Jump to content
Search In
  • More options...
Find results that contain...
Find results in...

aisle9

Member
  • Content Count

    6,821
  • Joined

  • Last visited

Awards


This user doesn't have any awards

About aisle9

  • Title
    Screws with confidence

System

  • CPU
    i7-8086K
  • Motherboard
    AsRock Z370 Fatal1ty Gaming K6
  • RAM
    16GB Corsair DDR4-3466 RGB
  • GPU
    MSI GTX 1070 Gaming X
  • Case
    NZXT S340 Elite
  • Storage
    Samsung 850 Pro 512GB, SanDisk Ultra II 960GB, 4TB Seagate Barracuda
  • PSU
    Corsair RM650i
  • Display(s)
    HP 27xw
  • Cooling
    Noctua NH-C14S
  • Keyboard
    Rosewill Apollo (Cherry MX Brown)
  • Mouse
    Logitech G602
  • Sound
    Yes, it makes sound.
  • Operating System
    Windows 10 Pro 64-bit
  • PCPartPicker URL

Recent Profile Visitors

11,258 profile views
  1. aisle9

    Old intel i7-870

    There are loads of LGA 1156 boards on eBay. The OEM ones are dirty-ho cheap more often than not, and eBay's buyer protection will protect you if you get a dead board. Alternatively, you can shop locally at thrift shops, yard sales, etc., and see if you can get your hands on a cheap LGA 1156 OEM system with a motherboard you can yank. I've gotten LGA 1156 HPs as cheap as $5 before at yard sales, with $25 being a more realistic price.
  2. Yes, if you've got $10 now and want a stopgap whole you save for something better, a Q6600/1050 combo will still get you ok 1080p on most titles. Just make sure you overclock or tape the Q6600, because a Q6600 at 2.4GHz is way worse than a Q6600 at 3GHz.
  3. An E5700 has very, very limited usefulness today. Very, very, very limited. I have an E5800 that I occasionally drop into an old Dell 760 SFF along with a GT 710 to have a nice little gaming rig--for Windows XP 16-bit and 32-bit titles from 1995-2002. As a modern CPU, it's not worth a damn. If you're dead set on sticking with LGA 775, at least replace your Pentium DC with a Quad, either a taped Q6600 or an overclocked Q9XXX. You really do need a full platform upgrade, but if a $10 Q6600 and $0.0002 worth of electrical tape gets you a system that will survive a GTX 1050 while you save up for a new CPU/mobo/RAM, then do what you've gotta do. You can still do much worse than Q6600/1050 as a short-term fix.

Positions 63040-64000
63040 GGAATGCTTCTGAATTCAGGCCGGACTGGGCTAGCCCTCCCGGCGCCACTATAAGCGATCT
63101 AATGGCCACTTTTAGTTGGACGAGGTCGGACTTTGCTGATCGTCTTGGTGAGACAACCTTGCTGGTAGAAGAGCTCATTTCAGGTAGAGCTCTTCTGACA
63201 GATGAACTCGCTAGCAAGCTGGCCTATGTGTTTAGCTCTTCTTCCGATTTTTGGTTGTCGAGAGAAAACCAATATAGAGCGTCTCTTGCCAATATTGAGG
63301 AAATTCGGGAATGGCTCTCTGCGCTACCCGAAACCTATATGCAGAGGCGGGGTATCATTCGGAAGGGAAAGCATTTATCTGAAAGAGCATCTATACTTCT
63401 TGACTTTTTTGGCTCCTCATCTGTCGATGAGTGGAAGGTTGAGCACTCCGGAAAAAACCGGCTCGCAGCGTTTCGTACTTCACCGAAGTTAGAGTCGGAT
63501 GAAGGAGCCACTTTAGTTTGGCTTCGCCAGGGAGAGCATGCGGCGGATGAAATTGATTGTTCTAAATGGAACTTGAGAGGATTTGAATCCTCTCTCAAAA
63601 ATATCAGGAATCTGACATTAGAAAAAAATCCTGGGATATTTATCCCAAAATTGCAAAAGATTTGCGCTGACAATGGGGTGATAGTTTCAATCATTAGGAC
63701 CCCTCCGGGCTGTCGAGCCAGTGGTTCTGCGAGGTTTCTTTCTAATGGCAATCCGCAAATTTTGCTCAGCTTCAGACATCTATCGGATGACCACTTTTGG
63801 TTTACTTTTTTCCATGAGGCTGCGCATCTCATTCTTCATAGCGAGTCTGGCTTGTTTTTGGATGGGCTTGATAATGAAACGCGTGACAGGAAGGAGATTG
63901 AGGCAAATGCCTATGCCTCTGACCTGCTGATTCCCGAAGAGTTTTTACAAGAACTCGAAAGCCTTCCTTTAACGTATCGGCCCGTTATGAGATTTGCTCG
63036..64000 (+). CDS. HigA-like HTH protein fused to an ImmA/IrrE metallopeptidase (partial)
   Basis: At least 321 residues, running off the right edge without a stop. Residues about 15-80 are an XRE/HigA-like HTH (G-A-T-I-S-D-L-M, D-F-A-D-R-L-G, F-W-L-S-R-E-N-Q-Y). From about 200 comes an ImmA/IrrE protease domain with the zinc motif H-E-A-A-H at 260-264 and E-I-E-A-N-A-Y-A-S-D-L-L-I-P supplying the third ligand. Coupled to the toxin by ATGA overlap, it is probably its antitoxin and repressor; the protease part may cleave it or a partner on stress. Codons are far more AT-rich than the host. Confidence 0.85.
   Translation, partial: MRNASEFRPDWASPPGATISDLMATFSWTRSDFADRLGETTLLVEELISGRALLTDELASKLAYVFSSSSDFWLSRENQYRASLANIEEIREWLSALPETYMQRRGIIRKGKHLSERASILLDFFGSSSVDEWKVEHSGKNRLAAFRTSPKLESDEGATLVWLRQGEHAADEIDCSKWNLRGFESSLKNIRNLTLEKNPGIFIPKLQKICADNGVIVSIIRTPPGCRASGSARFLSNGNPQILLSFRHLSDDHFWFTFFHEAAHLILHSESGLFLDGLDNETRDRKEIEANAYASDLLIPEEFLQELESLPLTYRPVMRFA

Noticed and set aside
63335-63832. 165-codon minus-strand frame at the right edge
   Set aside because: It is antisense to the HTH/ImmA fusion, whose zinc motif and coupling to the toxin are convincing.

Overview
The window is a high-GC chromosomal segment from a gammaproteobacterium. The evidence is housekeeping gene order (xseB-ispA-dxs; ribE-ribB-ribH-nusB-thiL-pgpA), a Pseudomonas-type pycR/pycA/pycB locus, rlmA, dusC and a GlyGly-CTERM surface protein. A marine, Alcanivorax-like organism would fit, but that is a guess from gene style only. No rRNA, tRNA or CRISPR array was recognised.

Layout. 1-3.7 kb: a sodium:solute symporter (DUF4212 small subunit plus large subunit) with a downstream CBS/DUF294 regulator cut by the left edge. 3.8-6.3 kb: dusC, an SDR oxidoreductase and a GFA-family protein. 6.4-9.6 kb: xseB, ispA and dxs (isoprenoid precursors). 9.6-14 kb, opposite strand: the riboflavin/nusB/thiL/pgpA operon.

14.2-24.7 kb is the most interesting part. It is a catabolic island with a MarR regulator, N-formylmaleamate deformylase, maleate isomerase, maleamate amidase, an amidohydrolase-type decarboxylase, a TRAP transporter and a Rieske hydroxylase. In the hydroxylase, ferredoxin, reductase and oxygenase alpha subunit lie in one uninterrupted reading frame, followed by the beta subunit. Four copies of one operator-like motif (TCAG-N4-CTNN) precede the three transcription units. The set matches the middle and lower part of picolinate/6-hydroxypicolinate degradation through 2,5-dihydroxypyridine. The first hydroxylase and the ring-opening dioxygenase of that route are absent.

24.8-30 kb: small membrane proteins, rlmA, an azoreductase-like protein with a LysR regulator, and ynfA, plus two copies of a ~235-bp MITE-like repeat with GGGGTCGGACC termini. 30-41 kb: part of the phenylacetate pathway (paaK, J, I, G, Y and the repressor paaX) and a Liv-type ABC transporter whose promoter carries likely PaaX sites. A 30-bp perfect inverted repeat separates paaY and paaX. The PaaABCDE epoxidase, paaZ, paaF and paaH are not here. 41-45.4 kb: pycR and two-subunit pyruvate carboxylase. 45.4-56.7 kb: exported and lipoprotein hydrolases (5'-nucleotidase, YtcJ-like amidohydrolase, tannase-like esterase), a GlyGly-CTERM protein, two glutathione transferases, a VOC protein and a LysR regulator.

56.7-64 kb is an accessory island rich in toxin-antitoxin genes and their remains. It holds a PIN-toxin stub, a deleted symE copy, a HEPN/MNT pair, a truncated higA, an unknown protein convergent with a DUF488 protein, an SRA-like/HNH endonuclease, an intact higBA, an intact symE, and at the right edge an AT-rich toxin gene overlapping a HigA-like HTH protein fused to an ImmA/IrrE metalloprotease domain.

4. aisle9

    $95 RX 560, relevant in 2018 still?

    VR, hell naw. I see the 560 you're looking at, a refurb 2GB card. At that price, considering that it's a 1024SP card and not a cut-down, it's a good buy. You can use any GPU with a 2200G, but if you haven't built yet and you're planning on using a GPU anyway, an R3 1200/1300X is a better buy. In terms of CS:GO, I can't give you exact framerates because I've never played it with a 2200G/560 setup before. If you just want to play CS:GO and R6 at 1080 today, you're fine. If longevity is your thing, well... There are two big issues with the 560. One is VRAM. 2GB is not enough frame buffer for high-end gaming in 2018. There are games out there more than capable of eating up a whole 4GB of VRAM, and a few that will push 8GB if you max out all the things. For basic e-sports like CS:GO, Overwatch, even R6 and Fortnite, 2GB is plenty for now. And then there's the card itself. The 560 was never intended for VR, and it's flat incapable of it. The RX 560 is targeted more at the old 750 Ti market, not the GTX 980 market. It's a budget card for budget gamers. If VR is your thing, the lowest-end cards that will have some staying power are the GTX 1060 and RX 580. The lowest end you'd want to go is a GTX 970 or its AMD rival (R9 390/390X?), and that won't be useful for VR much longer. If you've already built around a 2200G and your plan is to use that rig for VR, don't bother with a 560 now. It doesn't get you any closer to your goal, and you're not going to be able to resell it for what you pay. Just stick with the Vega 8 for the time being. If you're just looking for CS:GO and R6 at 1080p and you're already running a 2200G, then yeah, the 560 will work out nicely for you, and that Sapphire is a solid price for one.
  5. Why not something like a Threadripper 1950X instead? Sorry, not trying to nose in if you've already made up your mind, but a 6950X doesn't make a lot of sense these days when a 1950X costs considerably less.
  6. aisle9

    Cryorig H7 AM4 Socket

    It's a toss up. I would imagine all H7s are shipping with an AM4 mount at this point, but how old is PC Case Gear's stock? You should probably contact them before placing an order and make sure that the one they send you specifically lists AM4 on the box. Bro, do you even Dark Rock Pro 3? Even the ancient Zalman coolers that feel like you're about to snap your motherboard in half aren't as overly complicated as the DRP3. Not gonna defend the H7 too much, because it is a PITA to mount, but after you've done it a few times, it gets better.